A social media manager is becoming an imperative position for hospitals.
Medical institutions are waking up to the fact that they need to engage their patients and physicians online. Nowhere is there more fertile growth than in the various social media platforms that are prevalent today — like Facebook, Twitter, and YouTube.
American Medical News recently profiled the phenomenon, highlighting the position of social media manager, which some institutions pay between $60,000 and $80,000 per year.
As it stands, many hospitals are tiptoeing into the world of social networks, guided by the able hands of select online mavens like Mayo Clinic’s Lee Aase and Swedish Medical Center’s Dana Lewis. However, convincing executives of the return on investment remains a challenge. Read more »
*This blog post was originally published at KevinMD.com*
In a move that may represent a new level of social health organization within large institutions, the Mayo Clinic announced that it has launched The Mayo Clinic Center for Social Media. Mayo intends to “accelerate effective application of social media tools throughout Mayo Clinic and to spur broader and deeper engagement in social media by hospitals, medical professionals and patients to improve health globally.”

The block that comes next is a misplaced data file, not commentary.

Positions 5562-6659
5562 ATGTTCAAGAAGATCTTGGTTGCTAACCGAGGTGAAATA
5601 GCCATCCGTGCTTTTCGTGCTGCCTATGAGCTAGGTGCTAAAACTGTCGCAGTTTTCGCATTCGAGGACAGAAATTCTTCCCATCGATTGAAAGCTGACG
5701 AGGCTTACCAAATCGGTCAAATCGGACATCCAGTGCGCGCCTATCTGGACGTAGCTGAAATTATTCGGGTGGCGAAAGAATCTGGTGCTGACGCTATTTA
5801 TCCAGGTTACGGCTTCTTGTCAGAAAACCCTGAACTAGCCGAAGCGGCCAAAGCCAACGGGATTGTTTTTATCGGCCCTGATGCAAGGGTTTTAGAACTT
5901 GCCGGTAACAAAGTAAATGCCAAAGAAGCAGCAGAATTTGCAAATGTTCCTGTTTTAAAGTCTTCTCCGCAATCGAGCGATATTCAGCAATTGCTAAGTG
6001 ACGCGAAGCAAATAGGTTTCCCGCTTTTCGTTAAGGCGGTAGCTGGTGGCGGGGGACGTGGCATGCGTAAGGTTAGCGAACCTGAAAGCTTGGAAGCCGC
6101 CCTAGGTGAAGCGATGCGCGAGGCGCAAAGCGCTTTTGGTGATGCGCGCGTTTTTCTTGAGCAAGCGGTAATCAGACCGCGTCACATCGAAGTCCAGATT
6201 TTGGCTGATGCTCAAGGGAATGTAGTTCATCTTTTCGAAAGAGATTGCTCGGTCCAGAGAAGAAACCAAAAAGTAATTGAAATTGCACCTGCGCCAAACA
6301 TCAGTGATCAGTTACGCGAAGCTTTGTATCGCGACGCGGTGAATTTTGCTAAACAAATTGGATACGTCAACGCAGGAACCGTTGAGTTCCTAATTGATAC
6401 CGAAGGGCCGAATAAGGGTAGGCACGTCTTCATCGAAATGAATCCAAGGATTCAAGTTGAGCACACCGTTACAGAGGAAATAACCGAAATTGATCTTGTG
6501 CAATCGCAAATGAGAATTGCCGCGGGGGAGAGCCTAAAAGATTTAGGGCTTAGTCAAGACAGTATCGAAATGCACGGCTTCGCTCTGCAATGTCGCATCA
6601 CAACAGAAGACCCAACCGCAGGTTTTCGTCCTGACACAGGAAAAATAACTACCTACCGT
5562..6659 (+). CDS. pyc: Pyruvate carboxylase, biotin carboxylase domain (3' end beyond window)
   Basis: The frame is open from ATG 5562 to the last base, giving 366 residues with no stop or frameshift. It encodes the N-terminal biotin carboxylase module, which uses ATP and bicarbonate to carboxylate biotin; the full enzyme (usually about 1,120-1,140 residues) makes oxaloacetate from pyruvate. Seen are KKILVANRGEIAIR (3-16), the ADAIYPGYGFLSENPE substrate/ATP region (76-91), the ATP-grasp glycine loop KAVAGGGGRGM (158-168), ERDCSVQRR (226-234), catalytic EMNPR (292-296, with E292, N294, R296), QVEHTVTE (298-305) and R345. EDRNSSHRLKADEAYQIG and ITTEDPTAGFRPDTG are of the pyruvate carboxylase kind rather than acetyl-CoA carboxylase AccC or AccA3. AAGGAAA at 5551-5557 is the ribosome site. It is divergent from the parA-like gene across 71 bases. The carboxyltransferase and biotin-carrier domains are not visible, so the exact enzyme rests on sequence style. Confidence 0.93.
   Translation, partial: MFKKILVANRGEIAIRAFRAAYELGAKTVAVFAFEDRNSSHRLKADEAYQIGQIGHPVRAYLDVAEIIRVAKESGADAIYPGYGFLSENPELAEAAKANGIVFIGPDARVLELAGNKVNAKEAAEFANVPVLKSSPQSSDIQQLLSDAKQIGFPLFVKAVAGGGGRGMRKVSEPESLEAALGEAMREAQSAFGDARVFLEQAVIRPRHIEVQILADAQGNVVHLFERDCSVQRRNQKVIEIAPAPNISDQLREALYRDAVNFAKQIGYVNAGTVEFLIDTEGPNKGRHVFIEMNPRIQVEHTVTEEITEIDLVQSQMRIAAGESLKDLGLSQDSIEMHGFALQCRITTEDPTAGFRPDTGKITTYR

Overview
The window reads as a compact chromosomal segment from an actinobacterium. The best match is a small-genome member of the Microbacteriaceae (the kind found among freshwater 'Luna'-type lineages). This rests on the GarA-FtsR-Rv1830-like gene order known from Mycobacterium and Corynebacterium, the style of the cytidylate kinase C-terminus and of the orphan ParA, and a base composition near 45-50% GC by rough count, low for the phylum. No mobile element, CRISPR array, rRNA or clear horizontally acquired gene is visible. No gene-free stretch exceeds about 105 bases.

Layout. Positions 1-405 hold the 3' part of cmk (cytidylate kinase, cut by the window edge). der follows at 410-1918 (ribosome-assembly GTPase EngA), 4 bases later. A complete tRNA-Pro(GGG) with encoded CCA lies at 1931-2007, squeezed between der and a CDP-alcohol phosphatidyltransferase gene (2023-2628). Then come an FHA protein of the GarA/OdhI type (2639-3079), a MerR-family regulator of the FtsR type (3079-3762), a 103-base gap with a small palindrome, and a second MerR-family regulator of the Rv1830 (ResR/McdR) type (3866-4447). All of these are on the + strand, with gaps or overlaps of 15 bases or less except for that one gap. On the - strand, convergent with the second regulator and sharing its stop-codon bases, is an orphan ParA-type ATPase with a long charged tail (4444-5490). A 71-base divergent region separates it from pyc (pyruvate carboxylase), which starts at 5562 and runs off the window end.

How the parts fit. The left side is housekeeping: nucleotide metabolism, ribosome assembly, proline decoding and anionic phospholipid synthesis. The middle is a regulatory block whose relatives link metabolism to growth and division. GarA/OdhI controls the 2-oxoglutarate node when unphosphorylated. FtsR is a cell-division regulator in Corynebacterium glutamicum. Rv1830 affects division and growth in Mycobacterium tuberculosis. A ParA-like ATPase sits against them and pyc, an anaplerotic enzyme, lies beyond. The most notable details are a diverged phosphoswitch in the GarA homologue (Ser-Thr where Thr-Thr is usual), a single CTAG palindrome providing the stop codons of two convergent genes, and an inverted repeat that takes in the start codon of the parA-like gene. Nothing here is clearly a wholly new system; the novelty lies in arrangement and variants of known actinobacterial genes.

Look for more information in Mayo’s press release which is diplomatically vague while at the same time lofty and enticing.
So what does this really mean?
The Mayo Clinic recognizes opportunity. The opportunity to formally offer comprehensive social media training to hospitals and medical schools is huge. The Mayo Clinic can and should leverage what they’ve done both to their own advantage and to help create a new standard for providers. While the details are forthcoming, Mayo Clinic’s manager of social and sydicated media Lee Aase tells us that Mayo wants to make available its resources, training, toolkits and legal guidelines to fledgling hospitals. Read more »
*This blog post was originally published at 33 Charts*